The pomegranate is, in the sorry event you neglected to Google how to eat it before diving in, the crayfish of fruits: a chore for the fingers, with very little reward. Bites, small and few, paced by tiresome peeling and picking, are ritually punctuated by the spitting of seeds, which although edible, are bitter. Imagine an orange with the fibers of each slice enlarged, each made a sac to house a seed. The skin is neither thick nor difficult to remove. The pith peels easily away from the seed sacs. What little flesh there is—mostly liquid—jets out at the slightest pressure, staining clothes. Your tongue tries to press the remaining juice from the fibrous mass inside your mouth before giving up and relinquishing it to the plate.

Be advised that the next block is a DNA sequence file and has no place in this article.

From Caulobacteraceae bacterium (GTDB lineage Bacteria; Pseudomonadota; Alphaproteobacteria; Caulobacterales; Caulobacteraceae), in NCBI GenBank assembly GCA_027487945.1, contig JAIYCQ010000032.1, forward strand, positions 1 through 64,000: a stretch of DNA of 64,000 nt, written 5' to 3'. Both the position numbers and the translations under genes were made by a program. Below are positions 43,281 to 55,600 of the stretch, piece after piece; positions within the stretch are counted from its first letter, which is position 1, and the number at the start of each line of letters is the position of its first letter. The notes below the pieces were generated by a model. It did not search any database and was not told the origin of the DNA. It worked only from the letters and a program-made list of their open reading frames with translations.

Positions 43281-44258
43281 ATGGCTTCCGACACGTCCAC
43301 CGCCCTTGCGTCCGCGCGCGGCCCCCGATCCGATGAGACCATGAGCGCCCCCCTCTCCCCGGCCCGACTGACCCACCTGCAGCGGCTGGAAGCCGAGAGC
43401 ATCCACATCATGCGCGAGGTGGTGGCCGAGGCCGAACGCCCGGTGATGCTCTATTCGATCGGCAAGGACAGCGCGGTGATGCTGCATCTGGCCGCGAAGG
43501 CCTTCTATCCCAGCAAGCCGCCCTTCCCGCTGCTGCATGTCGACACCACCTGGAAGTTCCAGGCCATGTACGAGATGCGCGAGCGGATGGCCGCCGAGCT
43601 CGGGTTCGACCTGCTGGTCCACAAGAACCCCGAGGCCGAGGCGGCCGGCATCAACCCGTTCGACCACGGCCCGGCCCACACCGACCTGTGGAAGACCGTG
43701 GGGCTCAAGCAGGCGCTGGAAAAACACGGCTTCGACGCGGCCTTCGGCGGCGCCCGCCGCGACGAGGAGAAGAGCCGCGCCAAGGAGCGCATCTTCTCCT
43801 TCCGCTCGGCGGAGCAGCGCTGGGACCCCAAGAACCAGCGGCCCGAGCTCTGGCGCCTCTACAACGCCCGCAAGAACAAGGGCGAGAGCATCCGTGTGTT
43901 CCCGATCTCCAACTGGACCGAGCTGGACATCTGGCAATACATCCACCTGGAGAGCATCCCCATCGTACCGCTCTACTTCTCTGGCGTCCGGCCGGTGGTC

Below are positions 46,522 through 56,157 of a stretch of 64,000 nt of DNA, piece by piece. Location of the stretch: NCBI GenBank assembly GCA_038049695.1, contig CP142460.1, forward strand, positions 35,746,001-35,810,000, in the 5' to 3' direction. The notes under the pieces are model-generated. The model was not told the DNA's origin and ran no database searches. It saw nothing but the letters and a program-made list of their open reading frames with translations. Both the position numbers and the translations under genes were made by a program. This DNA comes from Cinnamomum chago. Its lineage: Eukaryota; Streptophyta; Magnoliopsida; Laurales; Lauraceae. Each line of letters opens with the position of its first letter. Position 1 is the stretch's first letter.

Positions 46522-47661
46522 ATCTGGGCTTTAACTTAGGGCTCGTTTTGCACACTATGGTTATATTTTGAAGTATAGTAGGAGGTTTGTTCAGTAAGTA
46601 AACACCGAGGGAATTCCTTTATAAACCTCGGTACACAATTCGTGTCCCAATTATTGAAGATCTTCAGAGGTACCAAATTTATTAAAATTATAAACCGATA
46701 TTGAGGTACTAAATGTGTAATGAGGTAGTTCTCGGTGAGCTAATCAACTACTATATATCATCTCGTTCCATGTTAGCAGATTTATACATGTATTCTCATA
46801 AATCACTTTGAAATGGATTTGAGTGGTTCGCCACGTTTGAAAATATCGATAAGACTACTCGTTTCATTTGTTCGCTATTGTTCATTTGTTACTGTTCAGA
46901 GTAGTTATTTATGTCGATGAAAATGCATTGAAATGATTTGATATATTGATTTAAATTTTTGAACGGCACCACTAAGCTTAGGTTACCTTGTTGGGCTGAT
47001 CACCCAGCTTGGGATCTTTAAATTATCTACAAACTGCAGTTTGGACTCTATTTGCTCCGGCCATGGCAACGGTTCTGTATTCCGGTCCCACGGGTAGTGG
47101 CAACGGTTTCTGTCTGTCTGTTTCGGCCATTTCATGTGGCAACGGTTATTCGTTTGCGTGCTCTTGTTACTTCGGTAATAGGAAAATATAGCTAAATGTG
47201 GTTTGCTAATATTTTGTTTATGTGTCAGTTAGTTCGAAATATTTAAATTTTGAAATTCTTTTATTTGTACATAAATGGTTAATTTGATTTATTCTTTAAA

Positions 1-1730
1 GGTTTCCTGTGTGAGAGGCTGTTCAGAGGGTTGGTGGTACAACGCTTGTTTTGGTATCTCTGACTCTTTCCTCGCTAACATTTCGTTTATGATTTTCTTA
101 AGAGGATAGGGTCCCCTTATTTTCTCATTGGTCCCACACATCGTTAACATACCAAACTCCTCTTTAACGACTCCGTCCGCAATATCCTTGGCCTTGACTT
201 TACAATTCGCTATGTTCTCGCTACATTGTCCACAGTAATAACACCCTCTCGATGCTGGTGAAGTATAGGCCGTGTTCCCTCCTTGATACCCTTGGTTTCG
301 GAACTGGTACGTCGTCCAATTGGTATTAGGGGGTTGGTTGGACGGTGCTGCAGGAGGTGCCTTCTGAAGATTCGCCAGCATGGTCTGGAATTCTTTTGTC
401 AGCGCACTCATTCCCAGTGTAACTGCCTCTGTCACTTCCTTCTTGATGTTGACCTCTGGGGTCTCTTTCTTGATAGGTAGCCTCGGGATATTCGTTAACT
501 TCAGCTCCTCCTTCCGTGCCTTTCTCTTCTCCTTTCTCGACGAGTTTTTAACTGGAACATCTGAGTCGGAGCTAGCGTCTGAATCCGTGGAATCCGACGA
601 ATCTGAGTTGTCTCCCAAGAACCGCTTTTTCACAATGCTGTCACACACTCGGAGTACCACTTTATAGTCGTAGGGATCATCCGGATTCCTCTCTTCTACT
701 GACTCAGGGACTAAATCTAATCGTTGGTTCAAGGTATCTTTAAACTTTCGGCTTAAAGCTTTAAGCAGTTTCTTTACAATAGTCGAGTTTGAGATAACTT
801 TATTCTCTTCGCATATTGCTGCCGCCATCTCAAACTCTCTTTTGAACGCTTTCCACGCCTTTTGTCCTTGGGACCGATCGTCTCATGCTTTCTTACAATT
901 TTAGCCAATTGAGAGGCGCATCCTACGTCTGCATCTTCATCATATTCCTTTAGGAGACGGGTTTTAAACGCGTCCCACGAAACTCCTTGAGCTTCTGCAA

Pom13 11 2006